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December 14, 2004 - Image 8

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The Michigan Daily, 2004-12-14

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8 - The Michigan Daily - Tuesday, December 14, 2004



U.S. officials warned of concerns against AIDS drug

Health center failed to inform administration
of dangers of drug used to fight AIDS in Africa

WASHINGTON (AP) - Weeks before
President Bush announced a plan to protect
African babies from AIDS, top U.S. health
officials were warned that research on the key
drug was flawed and may have underreported
severe reactions including deaths, government
documents show.
The 2002 warnings about the drug, nevirapine,
were serious enough to suspend testing for more
than a year, let Uganda's government know of the
dangers and prompt the drug's maker to pull its
request for permission to use the medicine to pro-
tect newborns in the United States.
But the National Institutes of Health, the gov-
ernment's premier health research agency, chose
not to inform the White House as it scrambled
to keep its experts' concerns from scuttling the
use of nevirapine in Africa as a cheap solution,
according to documents obtained by The Associ-
ated Press.
"Everyone recognized the enormity that this
decision could have on the worldwide use of nev-
irapine to interrupt mother-baby transmission,"
NIH's AIDS research chief, Edmund Tramont,
reported March 14, 2002, to his boss, Anthony
Fauci, director of the National Institute of Allergy
and Infectious Diseases.
The documents show Tramont and other NIH
officials dismissed the problems with the nevi-
rapine research in Uganda as overblown and were
slow to report safety concerns to the Food and
Drug Administration.
NIH's nevirapine research in Uganda was so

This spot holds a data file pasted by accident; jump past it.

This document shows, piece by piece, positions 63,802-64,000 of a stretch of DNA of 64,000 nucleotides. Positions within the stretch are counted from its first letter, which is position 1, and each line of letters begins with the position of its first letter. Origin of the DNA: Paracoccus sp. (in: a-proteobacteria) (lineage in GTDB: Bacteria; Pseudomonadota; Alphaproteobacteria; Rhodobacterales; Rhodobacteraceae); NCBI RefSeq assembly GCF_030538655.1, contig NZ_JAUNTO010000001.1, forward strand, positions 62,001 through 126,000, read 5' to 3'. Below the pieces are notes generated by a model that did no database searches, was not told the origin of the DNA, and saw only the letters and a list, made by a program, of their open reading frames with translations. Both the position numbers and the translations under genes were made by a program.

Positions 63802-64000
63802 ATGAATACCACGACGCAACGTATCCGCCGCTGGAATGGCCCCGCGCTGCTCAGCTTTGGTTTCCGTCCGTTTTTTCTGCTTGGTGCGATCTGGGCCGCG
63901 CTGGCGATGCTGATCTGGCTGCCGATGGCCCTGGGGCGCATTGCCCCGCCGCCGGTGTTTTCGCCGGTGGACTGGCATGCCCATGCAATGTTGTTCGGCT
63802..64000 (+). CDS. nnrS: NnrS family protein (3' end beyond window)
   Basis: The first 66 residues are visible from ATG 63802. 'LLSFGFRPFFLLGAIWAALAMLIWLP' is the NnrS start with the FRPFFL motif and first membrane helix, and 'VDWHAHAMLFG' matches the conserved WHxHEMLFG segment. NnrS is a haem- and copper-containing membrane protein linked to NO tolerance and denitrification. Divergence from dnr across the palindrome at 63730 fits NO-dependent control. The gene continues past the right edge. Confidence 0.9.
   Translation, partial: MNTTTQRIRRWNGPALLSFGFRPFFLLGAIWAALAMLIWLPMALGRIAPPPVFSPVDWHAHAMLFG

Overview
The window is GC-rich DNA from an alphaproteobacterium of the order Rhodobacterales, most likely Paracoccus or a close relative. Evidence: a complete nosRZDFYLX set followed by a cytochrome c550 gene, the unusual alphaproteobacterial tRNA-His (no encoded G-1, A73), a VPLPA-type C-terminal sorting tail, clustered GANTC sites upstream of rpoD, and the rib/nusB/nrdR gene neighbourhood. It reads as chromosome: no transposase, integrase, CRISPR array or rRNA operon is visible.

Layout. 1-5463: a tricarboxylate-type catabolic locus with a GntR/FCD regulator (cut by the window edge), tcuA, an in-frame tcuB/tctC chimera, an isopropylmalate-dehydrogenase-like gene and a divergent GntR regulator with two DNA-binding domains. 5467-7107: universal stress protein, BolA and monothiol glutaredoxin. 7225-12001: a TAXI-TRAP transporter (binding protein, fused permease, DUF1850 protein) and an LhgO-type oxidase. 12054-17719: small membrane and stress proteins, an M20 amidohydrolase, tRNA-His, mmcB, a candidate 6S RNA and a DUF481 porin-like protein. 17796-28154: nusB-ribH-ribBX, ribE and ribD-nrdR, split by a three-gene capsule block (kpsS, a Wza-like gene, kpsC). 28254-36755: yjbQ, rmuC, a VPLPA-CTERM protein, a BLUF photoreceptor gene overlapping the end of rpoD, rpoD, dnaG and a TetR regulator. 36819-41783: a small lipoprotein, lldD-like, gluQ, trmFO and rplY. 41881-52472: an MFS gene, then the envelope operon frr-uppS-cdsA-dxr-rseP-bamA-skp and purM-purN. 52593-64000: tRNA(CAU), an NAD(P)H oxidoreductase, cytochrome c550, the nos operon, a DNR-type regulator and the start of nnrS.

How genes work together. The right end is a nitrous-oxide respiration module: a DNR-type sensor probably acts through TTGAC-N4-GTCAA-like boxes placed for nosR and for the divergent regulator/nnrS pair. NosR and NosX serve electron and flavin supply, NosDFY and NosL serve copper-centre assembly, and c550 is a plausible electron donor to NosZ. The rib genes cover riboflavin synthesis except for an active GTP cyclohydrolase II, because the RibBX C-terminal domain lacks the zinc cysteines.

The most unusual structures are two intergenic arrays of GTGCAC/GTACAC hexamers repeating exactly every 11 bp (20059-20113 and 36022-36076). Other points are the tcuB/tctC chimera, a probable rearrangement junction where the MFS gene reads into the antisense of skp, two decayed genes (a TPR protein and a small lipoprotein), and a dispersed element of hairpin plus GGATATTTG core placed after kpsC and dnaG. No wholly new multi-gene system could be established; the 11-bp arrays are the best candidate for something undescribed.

riddled with sloppy record keeping that NIH
investigators couldn't be sure from patient
records which mothers got the drug. Instead, they
had to use blood samples to confirm doses, the
documents show.
Less than a month after Bush announced a

$500 million plan to push nevirapine across
Africa to slow the AIDS epidemic, the Health
and Human Services Department sent a nine-
page letter to Ugandan officials identifying
violations of federal patient protection rules by
NIH's research. Africa accounts for more than
two-thirds of the world's AIDS cases, with 27
million infected.
The NIH research "may have represented
a failure to minimize risk to the subjects," the
Office of Human Research Protections told
Ugandan authorities in summer 2002.
Nevertheless, NIH officials told AP they
remain confident after re-reviewing the Ugan-
da study and other research that nevirapine can
be used safely in single doses by African moth-
ers and children to prevent HIV transmissions
during birth. But they acknowledged their
Uganda research failed to meet required U.S.
As a result, NIH recently asked the National
Academy of Sciences to investigate its science in
the case, and has spent millions in the last two
years improving its safety monitoring and record
"I would say there are many lessons that we
have learned from this review that will help us
do our clinical research, both domestically and
internationally, much better," said H. Clifford
Lane, NIH's No. 2 infectious disease official.
Senate Finance Committee Chairman Charles
Grassley (R-Iowa) has asked the Justice Depart-
ment to investigate NIH's conduct. In a letter
released yesterday, Grassley said he was com-
pelled to do so by "the serious nature of these
allegations and the grave implications if the alle-
gations have merit."
One lesson already derived from a closer
review of the Uganda research is that even single